Historically the phylogeny of the genera of Haloterrigena has been difficult to classify.[1] Further investigation could help to solidify the phylogeny of this archeon; solidification of the relationships among the members of Haloterrigena and Natrinema will help us to flesh out the Archaeal portion of the tree of life.[1] Investigation of Archaea's extremophile tendencies could lead to insight into novel technologies (such as DNA preservation) and may also provide insight into the biota of early Earth.[8] Methanogenesis is only performed by members of Archea and thus it is important to discover as much as we can about this domain.[8] Haloterrigena turkmenica is a good candidate for research because it has the fastest known generation time within Halobacteriaceae[5] and it can be grown on media.[3]

References[edit]

  1. ^ a b c d e f g h i j Ventosa, Antonio; Gutiérrez, M. Carmen; Kamekura, Masahiro; Dyall-Smith, Michael L. (1999-01-01). "Proposal to transfer Halococcus turkmenicus, Halobacterium trapanicum JCM 9743 and strain GSL-11 to Haloterrigena turkmenica gen. nov., comb. nov". International Journal of Systematic and Evolutionary Microbiology. 49 (1): 131–136. doi:10.1099/00207713-49-1-131. PMID 10028254.
  2. ^ a b c d e Zvyagintseva, IS; Tarasov, AL (1987). "Extreme halophilic bacteria saline soils". Mikrobiologiia. 56: 839–844.
  3. ^ a b c d e f g h i j k l m n o p q r s t Selim, Samy; Hagagy, Nashwa (2016-03-01). "Genome sequence of carboxylesterase, carboxylase and xylose isomerase producing alkaliphilic haloarchaeon Haloterrigena turkmenica WANU15". Genomics Data. 7: 70–72. doi:10.1016/j.gdata.2015.11.031. PMC 4778622. PMID 26981365.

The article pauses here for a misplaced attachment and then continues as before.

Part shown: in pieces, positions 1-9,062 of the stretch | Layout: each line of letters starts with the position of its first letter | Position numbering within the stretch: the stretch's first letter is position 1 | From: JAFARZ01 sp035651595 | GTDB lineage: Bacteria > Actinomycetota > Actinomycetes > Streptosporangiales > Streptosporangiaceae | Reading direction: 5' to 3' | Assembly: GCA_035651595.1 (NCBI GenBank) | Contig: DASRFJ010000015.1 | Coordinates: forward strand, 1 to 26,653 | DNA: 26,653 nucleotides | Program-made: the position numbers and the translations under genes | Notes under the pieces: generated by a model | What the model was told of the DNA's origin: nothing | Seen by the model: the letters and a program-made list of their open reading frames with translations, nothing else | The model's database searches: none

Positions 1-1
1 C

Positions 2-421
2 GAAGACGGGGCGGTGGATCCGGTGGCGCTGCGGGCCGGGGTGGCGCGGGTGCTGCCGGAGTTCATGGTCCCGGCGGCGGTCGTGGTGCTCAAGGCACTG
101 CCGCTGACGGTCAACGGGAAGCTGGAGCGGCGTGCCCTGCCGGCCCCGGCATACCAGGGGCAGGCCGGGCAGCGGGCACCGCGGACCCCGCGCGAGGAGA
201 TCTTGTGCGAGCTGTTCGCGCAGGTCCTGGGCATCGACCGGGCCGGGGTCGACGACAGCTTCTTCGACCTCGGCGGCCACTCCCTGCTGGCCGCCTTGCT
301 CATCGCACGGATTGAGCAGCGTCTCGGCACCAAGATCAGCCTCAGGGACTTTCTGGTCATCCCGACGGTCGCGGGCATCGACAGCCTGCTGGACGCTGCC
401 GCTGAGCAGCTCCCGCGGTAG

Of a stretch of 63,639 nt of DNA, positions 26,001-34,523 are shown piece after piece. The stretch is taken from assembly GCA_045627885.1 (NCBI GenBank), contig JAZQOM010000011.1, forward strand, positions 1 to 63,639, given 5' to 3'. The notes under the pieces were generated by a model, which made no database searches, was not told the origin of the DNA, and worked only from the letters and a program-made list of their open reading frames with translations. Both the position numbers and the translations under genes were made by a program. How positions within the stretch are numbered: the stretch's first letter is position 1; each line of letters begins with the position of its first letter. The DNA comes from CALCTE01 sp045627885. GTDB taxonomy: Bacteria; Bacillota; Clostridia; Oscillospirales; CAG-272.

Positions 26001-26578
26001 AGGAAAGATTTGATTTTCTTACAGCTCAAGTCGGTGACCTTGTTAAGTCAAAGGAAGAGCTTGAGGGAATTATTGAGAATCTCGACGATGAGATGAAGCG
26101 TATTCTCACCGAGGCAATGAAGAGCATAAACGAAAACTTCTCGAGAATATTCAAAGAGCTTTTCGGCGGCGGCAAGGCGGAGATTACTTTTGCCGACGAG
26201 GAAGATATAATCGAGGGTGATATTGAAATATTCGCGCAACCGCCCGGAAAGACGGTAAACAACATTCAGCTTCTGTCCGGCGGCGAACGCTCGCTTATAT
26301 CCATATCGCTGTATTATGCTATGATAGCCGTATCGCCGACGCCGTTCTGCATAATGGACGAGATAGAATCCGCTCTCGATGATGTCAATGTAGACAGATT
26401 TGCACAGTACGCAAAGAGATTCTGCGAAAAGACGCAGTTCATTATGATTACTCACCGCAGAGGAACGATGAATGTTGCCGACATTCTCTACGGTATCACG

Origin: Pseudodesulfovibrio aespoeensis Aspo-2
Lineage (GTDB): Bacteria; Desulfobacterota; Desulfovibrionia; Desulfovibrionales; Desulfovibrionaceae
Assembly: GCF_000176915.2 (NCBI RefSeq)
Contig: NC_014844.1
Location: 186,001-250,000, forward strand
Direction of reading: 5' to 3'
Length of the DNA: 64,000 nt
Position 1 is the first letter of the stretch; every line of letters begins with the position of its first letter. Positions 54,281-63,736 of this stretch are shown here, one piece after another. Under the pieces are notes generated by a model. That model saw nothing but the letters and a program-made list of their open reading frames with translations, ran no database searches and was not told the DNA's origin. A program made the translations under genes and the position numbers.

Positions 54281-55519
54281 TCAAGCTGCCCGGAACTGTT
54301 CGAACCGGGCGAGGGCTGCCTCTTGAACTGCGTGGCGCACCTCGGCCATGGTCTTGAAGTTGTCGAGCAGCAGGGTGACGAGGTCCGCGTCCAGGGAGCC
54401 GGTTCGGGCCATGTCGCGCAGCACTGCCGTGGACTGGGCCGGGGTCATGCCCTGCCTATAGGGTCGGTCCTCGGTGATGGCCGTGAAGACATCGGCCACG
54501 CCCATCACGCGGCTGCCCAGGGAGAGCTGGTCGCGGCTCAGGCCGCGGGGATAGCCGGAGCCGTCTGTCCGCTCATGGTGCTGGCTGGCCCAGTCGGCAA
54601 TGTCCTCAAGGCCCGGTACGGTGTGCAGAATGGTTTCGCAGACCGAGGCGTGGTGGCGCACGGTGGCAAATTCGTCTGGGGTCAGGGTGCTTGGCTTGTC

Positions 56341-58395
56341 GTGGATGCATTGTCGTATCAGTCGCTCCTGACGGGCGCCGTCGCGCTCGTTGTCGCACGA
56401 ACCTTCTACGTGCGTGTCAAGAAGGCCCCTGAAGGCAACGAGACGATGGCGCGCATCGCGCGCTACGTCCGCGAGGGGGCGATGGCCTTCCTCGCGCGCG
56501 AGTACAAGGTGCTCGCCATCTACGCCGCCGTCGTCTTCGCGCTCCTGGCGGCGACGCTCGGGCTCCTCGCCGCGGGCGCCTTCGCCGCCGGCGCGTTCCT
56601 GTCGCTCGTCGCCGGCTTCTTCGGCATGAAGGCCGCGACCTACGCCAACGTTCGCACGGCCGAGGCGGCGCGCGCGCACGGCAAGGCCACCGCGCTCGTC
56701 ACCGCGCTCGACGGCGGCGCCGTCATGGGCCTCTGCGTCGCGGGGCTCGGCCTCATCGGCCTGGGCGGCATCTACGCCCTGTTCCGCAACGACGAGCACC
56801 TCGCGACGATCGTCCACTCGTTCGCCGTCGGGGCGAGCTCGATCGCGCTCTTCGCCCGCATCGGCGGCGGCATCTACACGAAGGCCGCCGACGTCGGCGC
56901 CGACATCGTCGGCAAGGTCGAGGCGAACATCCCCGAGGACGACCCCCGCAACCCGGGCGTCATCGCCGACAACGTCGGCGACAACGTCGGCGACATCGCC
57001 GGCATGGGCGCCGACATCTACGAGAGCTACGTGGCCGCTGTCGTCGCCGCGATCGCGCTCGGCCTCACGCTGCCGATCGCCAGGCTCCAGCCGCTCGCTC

4. ^ Saunders, Elisabeth; Tindall, Brian J.; Fähnrich, Regine; Lapidus, Alla; Copeland, Alex; Rio, Tijana Glavina Del; Lucas, Susan; Chen, Feng; Tice, Hope (2010-02-28). "Complete genome sequence of Haloterrigena turkmenica type strain (4k T )". Standards in Genomic Sciences. 2 (1): 107–16. doi:10.4056/sigs.681272. ISSN 1944-3277. PMC 3035258. PMID 21304683.
  5. ^ a b Robinson, Jessie L.; Pyzyna, Brandy; Atrasz, Rachelle G.; Henderson, Christine A.; Morrill, Kira L.; Burd, Anna Mae; DeSoucy, Erik; Fogleman, Rex E.; Naylor, John B. (2005-02-01). "Growth Kinetics of Extremely Halophilic Archaea (Family Halobacteriaceae) as Revealed by Arrhenius Plots". Journal of Bacteriology. 187 (3): 923–929. doi:10.1128/JB.187.3.923-929.2005. ISSN 0021-9193. PMC 545725. PMID 15659670.
  6. ^ Woese, C R; Kandler, O; Wheelis, M L (1990-06-01). "Towards a natural system of organisms: proposal for the domains Archaea, Bacteria, and Eucarya". Proceedings of the National Academy of Sciences of the United States of America. 87 (12): 4576–4579. doi:10.1073/pnas.87.12.4576. ISSN 0027-8424. PMC 54159. PMID 2112744.
  7. ^ Aziz, Ramy K.; Bartels, Daniela; Best, Aaron A.; DeJongh, Matthew; Disz, Terrence; Edwards, Robert A.; Formsma, Kevin; Gerdes, Svetlana; Glass, Elizabeth M. (2008-01-01). "The RAST Server: Rapid Annotations using Subsystems Technology". BMC Genomics. 9: 75. doi:10.1186/1471-2164-9-75. ISSN 1471-2164. PMC 2265698. PMID 18261238.
  8. ^ a b Gribaldo, Simonetta; Brochier-Armanet, Celine (2006-06-29). "The origin and evolution of Archaea: a state of the art". Philosophical Transactions of the Royal Society of London B: Biological Sciences. 361 (1470): 1007–1022. doi:10.1098/rstb.2006.1841. ISSN 0962-8436. PMC 1578729. PMID 16754611.